By Jeremy Cassell ]
Face-to-face negotiations may not be practical for many months. So how can you successfully negotiate a wide variety of situations? Here are some of my top tips for successful online negotiations.
First things first – let's agree on a definition of negotiation so that we can all start on the same basis. A negotiation is a discussion between two or more parties that begins with a position of non-agreement. It is a process in which interested parties resolve disputes, agree courses of action, obtain individual or collective benefit, and / or seek outcomes that serve their mutual interests.
The art of negotiation is an important skill in business and will serve you well throughout your career. Whether this means getting better deals for your customers or negotiating a higher salary, negotiations are everywhere.
However, many business people struggle with negotiation for several reasons: a lack of trust, a lack of clarity about what they want, or they simply don't know the basics of negotiation.
The good news is that it can be taught. These are the qualities that make a great negotiator:
As you can see, you don't have to be born with any of these qualities. Anyone can learn to be an exceptional negotiator. With that in mind, here are my top tips for successful online negotiations. Whether you are a seasoned negotiator or a newcomer to the art, this advice should help you move to the new normal with confidence.
It is tempting to keep the camera off, especially if you haven't had time to make your top half look factual. However, I encourage you to turn it on to allow a connection with the other parties.
Switching on the camera gives you access to additional information: How does the other party present themselves in front of the camera? Are they close to the lens or further away? Do you use hand gestures? These are things that you can subtly copy to build a relationship.
In real-world scenarios, you may mirror a speaker's body language to calm them down. In the virtual world, it is not always possible to negotiate over a phone call. So a virtual equivalent of the mirroring technique would be to match someone's email tone. Is your email long? Short? Informal? Formally? Resist your usual email template to copy yours.
Now that you've said how to set the tone of your email, try to avoid email when resolving conflicts. It's all too easy for the sound to be misinterpreted. Instead, arrange a video conference as soon as possible. Don't fall into the trap of avoiding a difficult conversation.
The attention span for video calls is shorter. Many things can distract people during a negotiation – from email or Slack notifications appearing on the screen, to social media and distractions at home. It is therefore a good idea to summarize your discussion frequently as you move on to make sure everyone is on the same page.
Give yourself every chance of success by "pre-empting" and lobbying. A great source to be inspired by is Robert Cialdini's Influence: The Psychology of Persuasion and its follow-up book Pre-Suasion: A Revolutionary Way to Influence and Convince .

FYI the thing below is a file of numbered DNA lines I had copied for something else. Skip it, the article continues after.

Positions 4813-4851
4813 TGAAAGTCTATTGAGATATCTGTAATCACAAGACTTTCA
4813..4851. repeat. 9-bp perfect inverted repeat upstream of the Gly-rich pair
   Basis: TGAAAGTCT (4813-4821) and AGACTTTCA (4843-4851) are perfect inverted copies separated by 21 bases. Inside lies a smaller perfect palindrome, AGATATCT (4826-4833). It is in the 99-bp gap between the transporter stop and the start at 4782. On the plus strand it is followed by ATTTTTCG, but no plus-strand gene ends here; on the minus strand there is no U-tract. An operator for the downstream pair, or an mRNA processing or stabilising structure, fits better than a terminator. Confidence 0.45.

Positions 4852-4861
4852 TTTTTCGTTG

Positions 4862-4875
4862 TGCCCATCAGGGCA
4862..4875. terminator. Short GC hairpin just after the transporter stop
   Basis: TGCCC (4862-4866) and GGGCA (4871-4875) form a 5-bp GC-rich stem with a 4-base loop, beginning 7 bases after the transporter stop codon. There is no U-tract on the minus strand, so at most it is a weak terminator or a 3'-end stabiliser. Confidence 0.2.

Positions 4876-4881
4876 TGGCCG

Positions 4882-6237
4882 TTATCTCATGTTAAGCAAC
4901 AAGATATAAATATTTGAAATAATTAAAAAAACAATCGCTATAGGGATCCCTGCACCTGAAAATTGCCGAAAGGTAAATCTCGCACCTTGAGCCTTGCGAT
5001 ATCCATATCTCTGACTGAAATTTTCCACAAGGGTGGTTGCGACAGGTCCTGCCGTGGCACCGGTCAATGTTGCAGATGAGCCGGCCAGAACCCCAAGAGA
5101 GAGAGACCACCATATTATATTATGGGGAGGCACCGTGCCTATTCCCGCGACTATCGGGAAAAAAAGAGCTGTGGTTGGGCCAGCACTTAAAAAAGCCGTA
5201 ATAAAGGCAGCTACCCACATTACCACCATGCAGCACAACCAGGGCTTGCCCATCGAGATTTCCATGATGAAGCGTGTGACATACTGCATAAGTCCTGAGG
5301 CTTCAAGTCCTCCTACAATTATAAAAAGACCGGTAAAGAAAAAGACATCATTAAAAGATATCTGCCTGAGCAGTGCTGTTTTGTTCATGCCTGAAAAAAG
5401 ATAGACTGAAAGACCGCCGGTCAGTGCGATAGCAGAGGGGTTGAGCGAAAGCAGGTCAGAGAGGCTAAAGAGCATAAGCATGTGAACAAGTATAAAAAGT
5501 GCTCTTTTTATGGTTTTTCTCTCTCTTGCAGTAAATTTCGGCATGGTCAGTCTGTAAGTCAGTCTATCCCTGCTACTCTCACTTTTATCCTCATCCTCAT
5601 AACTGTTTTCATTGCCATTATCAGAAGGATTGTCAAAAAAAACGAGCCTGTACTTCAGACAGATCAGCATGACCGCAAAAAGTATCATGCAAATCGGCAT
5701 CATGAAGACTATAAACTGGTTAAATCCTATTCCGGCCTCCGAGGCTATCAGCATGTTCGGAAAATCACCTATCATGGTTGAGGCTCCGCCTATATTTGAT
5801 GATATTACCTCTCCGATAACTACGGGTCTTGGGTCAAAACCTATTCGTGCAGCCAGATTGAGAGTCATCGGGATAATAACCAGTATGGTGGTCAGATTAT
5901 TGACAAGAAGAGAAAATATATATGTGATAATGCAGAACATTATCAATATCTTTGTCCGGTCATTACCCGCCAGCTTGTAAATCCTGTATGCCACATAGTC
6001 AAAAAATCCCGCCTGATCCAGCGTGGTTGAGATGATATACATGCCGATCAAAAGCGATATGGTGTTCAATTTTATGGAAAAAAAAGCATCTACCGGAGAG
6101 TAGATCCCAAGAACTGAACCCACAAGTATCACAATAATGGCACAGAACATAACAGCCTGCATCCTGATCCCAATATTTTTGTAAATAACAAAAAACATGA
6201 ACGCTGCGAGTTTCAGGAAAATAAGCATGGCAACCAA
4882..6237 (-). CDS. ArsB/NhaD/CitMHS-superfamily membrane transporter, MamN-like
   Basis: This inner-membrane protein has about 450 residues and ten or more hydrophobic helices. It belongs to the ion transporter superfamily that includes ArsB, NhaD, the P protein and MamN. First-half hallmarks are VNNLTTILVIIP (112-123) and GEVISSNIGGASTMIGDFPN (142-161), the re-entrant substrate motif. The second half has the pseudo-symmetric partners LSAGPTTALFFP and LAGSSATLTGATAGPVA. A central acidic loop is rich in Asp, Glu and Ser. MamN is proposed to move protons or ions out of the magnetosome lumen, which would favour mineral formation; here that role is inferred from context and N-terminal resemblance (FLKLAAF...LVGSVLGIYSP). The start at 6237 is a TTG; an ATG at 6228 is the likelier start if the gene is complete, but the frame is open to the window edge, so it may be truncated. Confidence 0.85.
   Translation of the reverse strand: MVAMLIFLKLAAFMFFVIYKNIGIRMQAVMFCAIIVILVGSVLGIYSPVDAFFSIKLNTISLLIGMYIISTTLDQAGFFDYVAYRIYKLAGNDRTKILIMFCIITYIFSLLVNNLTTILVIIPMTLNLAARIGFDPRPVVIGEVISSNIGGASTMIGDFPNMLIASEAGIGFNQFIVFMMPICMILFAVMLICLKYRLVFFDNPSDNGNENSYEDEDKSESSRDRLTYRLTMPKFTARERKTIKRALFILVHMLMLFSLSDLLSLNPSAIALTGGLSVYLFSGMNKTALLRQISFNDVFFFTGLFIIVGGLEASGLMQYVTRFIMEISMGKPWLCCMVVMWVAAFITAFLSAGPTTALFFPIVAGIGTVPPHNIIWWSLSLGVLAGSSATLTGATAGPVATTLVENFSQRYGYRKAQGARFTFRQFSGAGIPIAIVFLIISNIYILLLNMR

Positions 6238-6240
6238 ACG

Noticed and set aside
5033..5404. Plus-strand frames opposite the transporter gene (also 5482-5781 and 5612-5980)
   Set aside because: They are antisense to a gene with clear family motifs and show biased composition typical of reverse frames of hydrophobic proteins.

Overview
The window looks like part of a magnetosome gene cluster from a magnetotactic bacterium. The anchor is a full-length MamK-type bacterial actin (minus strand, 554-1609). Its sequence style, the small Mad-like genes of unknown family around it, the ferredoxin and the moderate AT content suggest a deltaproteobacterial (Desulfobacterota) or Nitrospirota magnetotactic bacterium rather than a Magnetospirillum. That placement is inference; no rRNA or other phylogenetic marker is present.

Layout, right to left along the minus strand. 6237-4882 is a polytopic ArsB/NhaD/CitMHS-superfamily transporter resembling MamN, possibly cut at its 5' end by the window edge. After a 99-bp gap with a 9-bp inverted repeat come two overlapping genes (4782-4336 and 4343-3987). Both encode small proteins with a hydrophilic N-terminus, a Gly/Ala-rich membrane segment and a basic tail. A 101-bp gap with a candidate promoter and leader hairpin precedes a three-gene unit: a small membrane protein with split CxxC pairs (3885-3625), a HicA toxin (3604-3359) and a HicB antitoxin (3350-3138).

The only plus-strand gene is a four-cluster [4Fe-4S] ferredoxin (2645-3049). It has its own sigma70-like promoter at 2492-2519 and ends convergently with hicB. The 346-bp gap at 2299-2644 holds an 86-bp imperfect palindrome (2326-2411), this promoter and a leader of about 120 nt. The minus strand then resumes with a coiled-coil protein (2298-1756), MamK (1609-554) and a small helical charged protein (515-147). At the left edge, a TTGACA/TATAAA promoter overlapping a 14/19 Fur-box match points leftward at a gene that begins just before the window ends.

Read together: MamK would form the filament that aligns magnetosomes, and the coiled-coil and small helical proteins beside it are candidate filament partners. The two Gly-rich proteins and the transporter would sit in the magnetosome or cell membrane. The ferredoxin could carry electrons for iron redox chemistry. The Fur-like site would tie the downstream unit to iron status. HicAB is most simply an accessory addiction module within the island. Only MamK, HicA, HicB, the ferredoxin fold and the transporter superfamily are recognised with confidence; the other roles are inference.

Cialdini, known as the Godfather of Influence, offers practical advice to help you master his six key principles for successful influencing and to convince the parties to reach an agreement before negotiations begin.
A lengthy negotiation is painful enough in real life and quickly becomes unbearable online if it lasts longer than half an hour. Keep this in mind in your planning and encourage several short meetings on a mammoth. This will work to your advantage.
Other items from AllBusiness.com:
Preparation is the key to any negotiation, whether online or in person. Here are some things you can do to prepare for a hearing:
It is important to manage expectations from the start. Before starting negotiations, all parties should agree on the rules of engagement. Write them down and share them with all parties prior to subsequent meetings so that everyone will talk about them.
Online negotiations can be more of an advantage than an obstacle. Use your platform to keep everyone informed and involved throughout the process. For example, use the breakout rooms for confidential discussions or use polls to vote or to assess where everyone stands.
Virtual or not, a positive attitude is the key to a successful outcome. Work towards a win-win situation for everyone involved and expand your own comfort zone. If you don't, others are taking advantage of your preference for the comfort zone.
Finally, and above all don't be afraid of the silence. It is tempting to fill virtual calls with conversation, but this puts you in a weaker bargaining position. Instead, listen actively, speak less, and let other parties fill the silence instead of jumping in.
Ask the following questions:
Avoid landmine issues:
RELATED: 16 Things You Should Never Say When Negotiating
Contribution by: Jeremy Cassell
Jeremy Cassell is a certified coach and bestselling author of several books, including The Leader & # 39; s Guide to Presenting and Brilliant Selling. For more than 15 years he has offered individual presentation coaching and group presentation training for many of the world's leading organizations.
Company: Jeremy Cassell Coaching
Connect with me on LinkedIn.